Taxonomy term

september 2008

Mineral Resource of the Month: Antimony

Today, antimony is used in everything from flame retardants, batteries, ceramics and glass. About 40 percent of the primary antimony consumed in the United States goes into flame retardants, chemicals that when applied to or coated on a variety of materials (such as aircraft, automotive seat covers and children’s clothing and toys) make them more resistant to combustion. The remainder is used primarily in glass for television picture tubes and computer monitors, in pigments, in stabilizers and catalysts for plastics, and in ammunition, cable coverings, friction bearings, lead-acid batteries, pewter and solders. 

12 Sep 2008

Large earthquake rocks Iran oil port

Wednesday, Sept. 10, 12:30 p.m. EDT — At 3:30 p.m. local time, a magnitude-6.0 earthquake struck Iran near the southern port city of Bandar Abbas. Tremors from the quake were felt as far away as the United Arab Emirates and Qatar, according to the U.S. Geological Survey.

USGS detected a magnitude-4.8 aftershock about 30 minutes after the quake, although John Bellini, a geophysicist at the National Earthquake Information Center in Golden, Colo., says that many other aftershocks have and will bypass U.S. detection.

10 Sep 2008

The Big Turn-On

Tuesday, Sept. 9, 11:30 a.m. EDT — Fourteen years in the making, the $8 billion Large Hadron Collider comes online Wednesday at last (although, when you think about it, that's not really that long to wait for a machine that may reveal some of the mysteries of the universe).

The switch-on is provoking strong public reaction: Scientists are excited and eager to see what the LHC can do; alarmists are worried about the end of the world. And one person made a funny rap.

09 Sep 2008

NASA's hurricane pages updated

Friday, Sept. 5, 10:30 a.m. EDT — All of a sudden it's really busy out there: There are four storms currently spinning in the Atlantic: Gustav (whose remnants are on their way to the northeastern U.S.), Hanna, Ike and Josephine. As Tropical Storm Hanna bears down on the Carolinas (expected to make landfall later today), Tropical Storm Josephine has set its sights on Florida, and is expected to collide somewhere along the coast early next week. Ike (currently a Category-4 hurricane) is on its way to the Bahamas this weekend.

05 Sep 2008

Trial by Fire

What makes a fire burn? In addition to fuel (such as wood or paper) and heat, fires need oxygen. If there isn’t enough oxygen in the atmosphere, combustion simply won’t happen.

That was as true hundreds of millions of years ago as it is today. So wildfires, scientists say, can provide a unique way to estimate how much oxygen was in Earth’s atmosphere throughout its history.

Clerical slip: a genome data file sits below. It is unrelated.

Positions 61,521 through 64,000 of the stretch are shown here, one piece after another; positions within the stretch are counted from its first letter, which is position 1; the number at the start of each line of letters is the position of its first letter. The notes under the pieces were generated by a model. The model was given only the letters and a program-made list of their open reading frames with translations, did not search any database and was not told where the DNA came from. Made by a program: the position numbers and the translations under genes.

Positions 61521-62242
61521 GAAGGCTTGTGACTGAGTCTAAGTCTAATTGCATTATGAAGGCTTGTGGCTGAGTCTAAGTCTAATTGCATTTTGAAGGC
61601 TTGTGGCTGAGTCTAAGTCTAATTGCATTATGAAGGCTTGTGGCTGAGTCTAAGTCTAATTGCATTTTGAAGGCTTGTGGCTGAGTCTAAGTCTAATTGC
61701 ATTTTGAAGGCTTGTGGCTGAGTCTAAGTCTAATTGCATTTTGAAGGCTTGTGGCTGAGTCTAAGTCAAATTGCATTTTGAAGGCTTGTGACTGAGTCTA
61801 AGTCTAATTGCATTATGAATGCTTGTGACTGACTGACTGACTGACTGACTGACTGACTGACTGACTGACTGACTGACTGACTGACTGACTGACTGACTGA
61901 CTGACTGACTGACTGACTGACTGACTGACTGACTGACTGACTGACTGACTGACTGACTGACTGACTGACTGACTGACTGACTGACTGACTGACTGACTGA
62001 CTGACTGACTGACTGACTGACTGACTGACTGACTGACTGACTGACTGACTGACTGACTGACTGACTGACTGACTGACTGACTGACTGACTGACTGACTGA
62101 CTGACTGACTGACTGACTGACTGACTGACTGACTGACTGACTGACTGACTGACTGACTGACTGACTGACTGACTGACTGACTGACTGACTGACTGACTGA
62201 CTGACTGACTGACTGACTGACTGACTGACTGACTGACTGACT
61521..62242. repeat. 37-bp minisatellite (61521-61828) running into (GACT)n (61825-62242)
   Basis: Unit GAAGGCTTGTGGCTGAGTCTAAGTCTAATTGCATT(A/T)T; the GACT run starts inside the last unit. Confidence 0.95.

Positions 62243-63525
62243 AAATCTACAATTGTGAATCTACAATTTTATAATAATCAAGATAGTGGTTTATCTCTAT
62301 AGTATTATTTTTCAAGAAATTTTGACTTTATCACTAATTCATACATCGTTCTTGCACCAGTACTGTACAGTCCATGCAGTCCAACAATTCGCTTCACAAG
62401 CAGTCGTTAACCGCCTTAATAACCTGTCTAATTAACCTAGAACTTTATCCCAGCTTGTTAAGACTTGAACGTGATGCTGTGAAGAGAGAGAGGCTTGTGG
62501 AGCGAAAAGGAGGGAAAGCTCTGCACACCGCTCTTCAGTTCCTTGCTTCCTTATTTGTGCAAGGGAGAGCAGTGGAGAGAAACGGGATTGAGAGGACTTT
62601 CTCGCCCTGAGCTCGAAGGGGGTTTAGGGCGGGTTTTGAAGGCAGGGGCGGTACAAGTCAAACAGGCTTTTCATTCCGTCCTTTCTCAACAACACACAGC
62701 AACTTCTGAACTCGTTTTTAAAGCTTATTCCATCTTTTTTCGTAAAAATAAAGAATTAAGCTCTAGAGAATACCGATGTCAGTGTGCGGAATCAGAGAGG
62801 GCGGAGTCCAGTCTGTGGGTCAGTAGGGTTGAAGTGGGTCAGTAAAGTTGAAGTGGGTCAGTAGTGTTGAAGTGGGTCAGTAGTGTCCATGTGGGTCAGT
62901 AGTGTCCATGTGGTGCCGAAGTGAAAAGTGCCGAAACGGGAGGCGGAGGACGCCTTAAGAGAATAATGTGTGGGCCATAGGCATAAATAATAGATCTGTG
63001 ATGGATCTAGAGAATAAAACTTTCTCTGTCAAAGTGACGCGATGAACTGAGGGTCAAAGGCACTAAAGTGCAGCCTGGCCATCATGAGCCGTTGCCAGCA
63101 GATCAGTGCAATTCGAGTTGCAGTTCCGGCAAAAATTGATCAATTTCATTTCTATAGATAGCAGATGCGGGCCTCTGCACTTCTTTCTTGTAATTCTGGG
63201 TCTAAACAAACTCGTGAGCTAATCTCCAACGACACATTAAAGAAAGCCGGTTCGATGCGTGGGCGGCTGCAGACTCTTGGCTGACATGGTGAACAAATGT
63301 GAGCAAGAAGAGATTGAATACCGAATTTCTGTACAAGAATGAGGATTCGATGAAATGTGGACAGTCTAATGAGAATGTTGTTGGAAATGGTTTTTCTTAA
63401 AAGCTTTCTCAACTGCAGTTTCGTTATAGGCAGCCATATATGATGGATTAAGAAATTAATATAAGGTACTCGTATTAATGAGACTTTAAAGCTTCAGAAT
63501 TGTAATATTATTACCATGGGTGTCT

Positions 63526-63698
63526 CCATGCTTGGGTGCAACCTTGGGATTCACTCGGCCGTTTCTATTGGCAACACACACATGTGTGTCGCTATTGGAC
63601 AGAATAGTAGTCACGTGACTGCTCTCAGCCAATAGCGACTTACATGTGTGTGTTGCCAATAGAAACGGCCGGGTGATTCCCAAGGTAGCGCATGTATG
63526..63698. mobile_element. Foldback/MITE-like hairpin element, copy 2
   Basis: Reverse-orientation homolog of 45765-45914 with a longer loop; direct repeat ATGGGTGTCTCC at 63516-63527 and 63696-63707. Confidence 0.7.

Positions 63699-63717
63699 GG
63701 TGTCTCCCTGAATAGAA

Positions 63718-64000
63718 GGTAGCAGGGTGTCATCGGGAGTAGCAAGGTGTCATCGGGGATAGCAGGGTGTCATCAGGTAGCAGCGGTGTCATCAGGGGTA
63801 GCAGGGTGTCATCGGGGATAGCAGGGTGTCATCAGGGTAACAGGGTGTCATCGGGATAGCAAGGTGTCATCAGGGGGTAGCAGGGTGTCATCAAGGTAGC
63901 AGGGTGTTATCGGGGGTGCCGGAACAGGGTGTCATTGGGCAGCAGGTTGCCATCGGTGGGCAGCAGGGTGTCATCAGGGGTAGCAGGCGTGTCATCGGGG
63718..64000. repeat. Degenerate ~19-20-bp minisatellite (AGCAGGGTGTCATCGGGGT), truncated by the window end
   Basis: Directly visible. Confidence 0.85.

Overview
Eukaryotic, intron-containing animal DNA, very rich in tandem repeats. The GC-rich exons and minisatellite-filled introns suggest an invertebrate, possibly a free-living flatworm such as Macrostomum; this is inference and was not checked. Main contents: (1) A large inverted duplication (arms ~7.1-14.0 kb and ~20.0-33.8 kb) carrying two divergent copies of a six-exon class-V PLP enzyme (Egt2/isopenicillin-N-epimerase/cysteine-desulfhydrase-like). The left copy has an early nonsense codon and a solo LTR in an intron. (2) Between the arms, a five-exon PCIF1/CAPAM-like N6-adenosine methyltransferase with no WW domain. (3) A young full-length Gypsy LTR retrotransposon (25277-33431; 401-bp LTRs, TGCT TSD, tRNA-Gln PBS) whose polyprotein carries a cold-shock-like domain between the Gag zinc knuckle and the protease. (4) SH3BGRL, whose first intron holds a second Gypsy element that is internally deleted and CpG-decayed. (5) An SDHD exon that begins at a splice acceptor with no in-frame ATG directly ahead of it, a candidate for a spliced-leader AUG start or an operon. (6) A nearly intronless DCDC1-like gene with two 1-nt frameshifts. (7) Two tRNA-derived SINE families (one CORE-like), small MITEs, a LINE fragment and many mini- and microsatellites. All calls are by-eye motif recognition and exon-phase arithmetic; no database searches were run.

04 Sep 2008

Down to Earth With: Award-winning sci-fi novelist Kim Stanley Robinson

Don’t let Kim Stanley Robinson fool you. He may know a lot about the geography of Mars and ocean acidification, but he’s no scientist. He’s an award-winning science fiction novelist. Yet the science in his books is so convincing that many fans can’t help but be duped.
03 Sep 2008

Where on Earth? - September 2008

Clues for September 2008:
1. Familiar to many a geology student, this river takes a series of sharp curves (named for part of a bird’s anatomy) through this deep canyon.
2. Millions of years ago, the region began to uplift slowly. The rise in elevation caused the silt-laden river to cut straight downward as it flowed, preserving its meanders as it slowly carved more than 300 meters into the 300-million-year-old rocks.

Creeping faults warn of impending earthquakes?

Earthquakes strike out of nowhere — one minute everything is perfectly calm, and the next minute, the ground shakes violently and buildings crumple. However, many seemingly sudden seismic events are actually preceded by a multitude of creeping changes underground. Detecting and interpreting these changes would help forecast earthquakes, but that detection has proven difficult, partly because scientists don’t yet fully understand the complex chain of events that precipitates a quake.

29 Aug 2008

Toxic tide

In the Gulf of Mexico lurk menacing masses of single-celled organisms known as red tides. Scientists have long known that the potent toxin they produce can kill fish and birds, wreak havoc on the human nervous system and cause wheezing, sneezing and asthma flare-ups. But new research suggests that it can also damage DNA, which could lead to more subtle, longer-term health consequences.

29 Aug 2008